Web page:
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Small Interannual Variability of Global Atmospheric Hydroxyl

Science  07 Jan 2011:
Vol. 331, Issue 6013, pp. 67-69
DOI: 10.1126/science.1197640

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Abstract

The oxidizing capacity of the global atmosphere is largely determined by hydroxyl (OH) radicals and is diagnosed by analyzing methyl chloroform (CH3CCl3) measurements. Previously, large year-to-year changes in global mean OH concentrations have been inferred from such measurements, suggesting that the atmospheric oxidizing capacity is sensitive to perturbations by widespread air pollution and natural influences. We show how the interannual variability in OH has been more precisely estimated from CH3CCl3 measurements since 1998, when atmospheric gradients of CH3CCl3 had diminished as a result of the Montreal Protocol. We infer a small interannual OH variability as a result, indicating that global OH is generally well buffered against perturbations. This small variability is consistent with measurements of methane and other trace gases oxidized primarily by OH, as well as global photochemical model calculations.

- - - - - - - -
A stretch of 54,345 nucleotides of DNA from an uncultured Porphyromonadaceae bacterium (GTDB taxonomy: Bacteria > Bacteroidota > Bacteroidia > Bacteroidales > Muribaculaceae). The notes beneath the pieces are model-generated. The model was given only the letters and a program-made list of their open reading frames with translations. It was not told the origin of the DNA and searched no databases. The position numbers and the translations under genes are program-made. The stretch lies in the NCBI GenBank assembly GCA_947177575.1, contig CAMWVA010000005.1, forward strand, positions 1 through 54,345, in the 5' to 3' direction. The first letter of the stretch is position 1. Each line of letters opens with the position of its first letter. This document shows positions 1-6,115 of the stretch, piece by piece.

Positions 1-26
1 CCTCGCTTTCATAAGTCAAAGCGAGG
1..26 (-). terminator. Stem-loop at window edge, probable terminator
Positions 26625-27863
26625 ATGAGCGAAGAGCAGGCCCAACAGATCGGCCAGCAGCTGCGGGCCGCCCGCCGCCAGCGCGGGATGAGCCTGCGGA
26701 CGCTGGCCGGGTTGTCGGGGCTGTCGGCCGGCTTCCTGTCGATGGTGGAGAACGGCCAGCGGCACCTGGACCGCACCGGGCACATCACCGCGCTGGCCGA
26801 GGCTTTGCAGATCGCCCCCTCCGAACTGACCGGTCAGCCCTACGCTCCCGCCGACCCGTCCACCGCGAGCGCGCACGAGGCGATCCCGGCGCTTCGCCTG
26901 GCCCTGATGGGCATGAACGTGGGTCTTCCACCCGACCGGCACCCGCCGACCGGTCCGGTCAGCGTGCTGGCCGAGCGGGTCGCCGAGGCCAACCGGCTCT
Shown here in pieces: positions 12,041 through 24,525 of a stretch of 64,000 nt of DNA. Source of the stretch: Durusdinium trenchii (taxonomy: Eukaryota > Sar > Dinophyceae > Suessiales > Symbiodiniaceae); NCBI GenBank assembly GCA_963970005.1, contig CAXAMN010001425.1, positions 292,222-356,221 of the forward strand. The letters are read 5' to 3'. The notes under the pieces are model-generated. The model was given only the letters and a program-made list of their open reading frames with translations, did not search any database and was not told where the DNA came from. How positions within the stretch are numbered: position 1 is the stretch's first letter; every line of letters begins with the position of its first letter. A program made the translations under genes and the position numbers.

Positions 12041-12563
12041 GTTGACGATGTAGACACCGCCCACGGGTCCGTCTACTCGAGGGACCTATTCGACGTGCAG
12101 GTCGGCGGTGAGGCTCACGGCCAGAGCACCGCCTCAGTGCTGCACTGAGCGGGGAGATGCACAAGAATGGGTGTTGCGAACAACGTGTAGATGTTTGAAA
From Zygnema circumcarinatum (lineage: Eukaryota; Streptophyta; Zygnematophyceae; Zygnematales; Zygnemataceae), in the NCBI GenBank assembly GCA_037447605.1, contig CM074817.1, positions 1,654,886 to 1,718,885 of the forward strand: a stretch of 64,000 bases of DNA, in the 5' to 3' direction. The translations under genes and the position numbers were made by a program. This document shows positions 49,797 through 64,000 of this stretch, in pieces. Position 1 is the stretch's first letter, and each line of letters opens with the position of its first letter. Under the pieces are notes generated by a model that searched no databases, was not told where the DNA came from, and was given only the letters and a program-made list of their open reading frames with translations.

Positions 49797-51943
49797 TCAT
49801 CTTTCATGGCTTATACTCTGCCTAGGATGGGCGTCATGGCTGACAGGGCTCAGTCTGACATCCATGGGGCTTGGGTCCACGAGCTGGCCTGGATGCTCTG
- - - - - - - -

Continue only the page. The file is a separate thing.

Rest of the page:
• Present address: Deutsches Zentrum für Luft- und Raumfahrt, Institut für Physik der Atmosphäre, Oberpfaffenhofen, D-82234 Wessling, Germany.

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